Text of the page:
During a panel discussion at the Black Hat conference, four members from a U.S. private organization called "Commission on Cyber Security for the 44th Presidency," established by Center for Strategic and International Studies (CSIS), sought input from the security community as part of their mandate to "develop recommendations for a comprehensive strategy to improve cyber security in federal systems and in critical infrastructure". more»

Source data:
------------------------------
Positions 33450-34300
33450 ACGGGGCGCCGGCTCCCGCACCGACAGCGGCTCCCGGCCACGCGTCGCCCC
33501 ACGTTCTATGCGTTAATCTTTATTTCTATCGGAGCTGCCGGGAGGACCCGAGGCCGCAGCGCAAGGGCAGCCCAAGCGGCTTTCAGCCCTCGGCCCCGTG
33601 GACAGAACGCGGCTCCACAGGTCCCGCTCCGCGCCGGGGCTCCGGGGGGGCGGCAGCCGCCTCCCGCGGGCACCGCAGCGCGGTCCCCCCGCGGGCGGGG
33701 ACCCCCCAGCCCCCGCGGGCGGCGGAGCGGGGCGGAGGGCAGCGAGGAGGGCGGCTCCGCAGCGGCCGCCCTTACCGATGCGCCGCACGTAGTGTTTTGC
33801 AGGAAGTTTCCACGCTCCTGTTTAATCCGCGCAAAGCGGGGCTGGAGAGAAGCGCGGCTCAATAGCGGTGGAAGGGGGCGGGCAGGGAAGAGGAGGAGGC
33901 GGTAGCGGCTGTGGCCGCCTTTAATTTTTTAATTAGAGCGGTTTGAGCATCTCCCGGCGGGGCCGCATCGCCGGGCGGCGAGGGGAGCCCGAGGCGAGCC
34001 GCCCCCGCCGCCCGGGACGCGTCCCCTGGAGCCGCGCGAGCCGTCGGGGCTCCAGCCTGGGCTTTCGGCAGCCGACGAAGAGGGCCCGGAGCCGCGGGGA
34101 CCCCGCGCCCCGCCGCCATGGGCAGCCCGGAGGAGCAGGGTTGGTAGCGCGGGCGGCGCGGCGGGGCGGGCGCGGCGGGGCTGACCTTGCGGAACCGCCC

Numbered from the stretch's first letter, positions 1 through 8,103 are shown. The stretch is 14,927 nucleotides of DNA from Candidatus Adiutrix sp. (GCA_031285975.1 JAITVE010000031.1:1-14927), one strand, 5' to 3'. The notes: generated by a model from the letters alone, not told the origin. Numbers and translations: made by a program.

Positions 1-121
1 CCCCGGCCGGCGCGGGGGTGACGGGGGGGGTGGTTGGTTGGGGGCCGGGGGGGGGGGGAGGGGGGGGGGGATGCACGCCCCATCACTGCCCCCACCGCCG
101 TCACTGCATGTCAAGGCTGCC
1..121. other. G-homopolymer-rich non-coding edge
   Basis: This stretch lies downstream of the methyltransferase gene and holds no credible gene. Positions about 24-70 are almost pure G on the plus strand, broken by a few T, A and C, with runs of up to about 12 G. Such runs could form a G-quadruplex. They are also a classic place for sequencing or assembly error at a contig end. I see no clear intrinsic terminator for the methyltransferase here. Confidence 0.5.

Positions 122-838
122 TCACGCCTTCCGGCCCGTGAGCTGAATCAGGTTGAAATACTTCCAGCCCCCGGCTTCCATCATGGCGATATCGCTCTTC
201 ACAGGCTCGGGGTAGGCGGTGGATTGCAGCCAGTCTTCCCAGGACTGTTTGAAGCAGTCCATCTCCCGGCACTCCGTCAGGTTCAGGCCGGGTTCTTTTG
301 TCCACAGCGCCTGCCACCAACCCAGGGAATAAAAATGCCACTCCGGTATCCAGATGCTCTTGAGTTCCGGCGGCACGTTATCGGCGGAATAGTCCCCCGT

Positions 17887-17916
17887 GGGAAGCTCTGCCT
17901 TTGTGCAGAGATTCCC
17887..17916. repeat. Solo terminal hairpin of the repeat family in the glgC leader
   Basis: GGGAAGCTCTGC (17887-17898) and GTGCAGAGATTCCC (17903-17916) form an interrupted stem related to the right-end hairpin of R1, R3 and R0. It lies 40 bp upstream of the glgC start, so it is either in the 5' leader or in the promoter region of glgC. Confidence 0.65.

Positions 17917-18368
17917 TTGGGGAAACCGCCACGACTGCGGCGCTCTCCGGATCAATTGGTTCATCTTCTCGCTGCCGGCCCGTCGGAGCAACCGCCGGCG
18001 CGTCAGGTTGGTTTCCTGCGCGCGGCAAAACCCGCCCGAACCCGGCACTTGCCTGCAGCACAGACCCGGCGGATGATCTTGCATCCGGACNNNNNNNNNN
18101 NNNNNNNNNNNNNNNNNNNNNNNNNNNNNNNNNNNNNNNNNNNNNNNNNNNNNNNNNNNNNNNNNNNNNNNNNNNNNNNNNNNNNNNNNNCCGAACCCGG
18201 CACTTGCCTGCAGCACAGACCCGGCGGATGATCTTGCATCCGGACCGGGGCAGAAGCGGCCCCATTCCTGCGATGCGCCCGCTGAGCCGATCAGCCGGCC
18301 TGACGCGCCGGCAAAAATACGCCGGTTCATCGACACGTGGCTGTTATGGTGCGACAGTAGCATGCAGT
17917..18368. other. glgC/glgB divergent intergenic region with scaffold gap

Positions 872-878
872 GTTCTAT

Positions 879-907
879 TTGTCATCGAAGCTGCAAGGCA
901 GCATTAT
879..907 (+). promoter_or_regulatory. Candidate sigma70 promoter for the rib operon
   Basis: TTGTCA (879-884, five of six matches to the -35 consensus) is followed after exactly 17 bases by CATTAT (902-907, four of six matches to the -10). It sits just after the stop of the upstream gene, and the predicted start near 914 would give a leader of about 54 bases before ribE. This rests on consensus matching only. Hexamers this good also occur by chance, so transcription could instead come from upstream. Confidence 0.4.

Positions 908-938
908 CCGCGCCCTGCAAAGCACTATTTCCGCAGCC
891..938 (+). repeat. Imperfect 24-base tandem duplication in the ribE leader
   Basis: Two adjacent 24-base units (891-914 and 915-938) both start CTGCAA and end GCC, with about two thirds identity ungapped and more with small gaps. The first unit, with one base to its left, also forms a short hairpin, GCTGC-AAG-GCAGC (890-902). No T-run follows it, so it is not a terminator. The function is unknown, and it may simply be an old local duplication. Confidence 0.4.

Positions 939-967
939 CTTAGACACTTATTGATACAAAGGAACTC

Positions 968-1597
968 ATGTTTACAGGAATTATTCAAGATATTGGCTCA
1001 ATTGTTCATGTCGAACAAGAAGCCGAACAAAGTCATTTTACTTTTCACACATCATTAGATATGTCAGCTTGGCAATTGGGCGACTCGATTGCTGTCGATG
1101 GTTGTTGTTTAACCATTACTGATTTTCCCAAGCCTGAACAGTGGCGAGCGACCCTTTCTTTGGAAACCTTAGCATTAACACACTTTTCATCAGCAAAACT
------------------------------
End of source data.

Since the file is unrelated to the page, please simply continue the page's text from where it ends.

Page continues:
China must boost its cyber-warfare strength to counter a Pentagon push, the country's top military newspaper said on Thursday after weeks of friction over accusations that Beijing may have launched a string of Internet hacking attacks. The accusations against China have centered on an intrusion into the security networks of Lockheed Martin Corp and other U.S. military contractors... more»